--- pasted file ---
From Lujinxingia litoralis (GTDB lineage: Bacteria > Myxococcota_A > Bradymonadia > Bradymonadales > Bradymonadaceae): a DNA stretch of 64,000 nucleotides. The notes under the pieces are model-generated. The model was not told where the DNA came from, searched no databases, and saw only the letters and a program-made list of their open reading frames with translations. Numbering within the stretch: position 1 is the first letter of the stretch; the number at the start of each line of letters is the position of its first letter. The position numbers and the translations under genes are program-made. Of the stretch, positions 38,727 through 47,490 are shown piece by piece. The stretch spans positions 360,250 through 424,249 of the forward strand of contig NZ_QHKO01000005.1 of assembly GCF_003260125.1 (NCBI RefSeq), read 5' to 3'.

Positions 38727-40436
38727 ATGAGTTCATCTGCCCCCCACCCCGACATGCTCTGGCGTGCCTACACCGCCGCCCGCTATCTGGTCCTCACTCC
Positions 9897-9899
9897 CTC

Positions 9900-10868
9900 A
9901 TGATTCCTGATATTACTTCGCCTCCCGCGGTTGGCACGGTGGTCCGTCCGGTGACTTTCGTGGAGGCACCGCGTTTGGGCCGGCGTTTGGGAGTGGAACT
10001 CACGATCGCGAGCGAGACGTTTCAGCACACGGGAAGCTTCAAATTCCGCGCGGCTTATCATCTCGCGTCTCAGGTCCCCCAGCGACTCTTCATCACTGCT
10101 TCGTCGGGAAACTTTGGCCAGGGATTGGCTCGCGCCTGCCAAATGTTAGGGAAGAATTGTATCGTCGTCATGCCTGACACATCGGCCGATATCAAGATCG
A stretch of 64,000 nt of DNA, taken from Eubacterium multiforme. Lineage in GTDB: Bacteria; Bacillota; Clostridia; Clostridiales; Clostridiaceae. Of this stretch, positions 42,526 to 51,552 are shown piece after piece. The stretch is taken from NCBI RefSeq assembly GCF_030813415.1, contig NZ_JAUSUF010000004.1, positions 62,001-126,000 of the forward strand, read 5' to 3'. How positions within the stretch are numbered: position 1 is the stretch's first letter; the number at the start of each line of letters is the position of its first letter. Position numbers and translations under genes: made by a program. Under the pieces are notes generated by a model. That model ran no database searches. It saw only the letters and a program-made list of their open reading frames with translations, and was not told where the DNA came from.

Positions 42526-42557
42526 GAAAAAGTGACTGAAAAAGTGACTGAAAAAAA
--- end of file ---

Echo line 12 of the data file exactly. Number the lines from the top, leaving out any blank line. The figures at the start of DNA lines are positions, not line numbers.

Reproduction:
Positions 42526-42557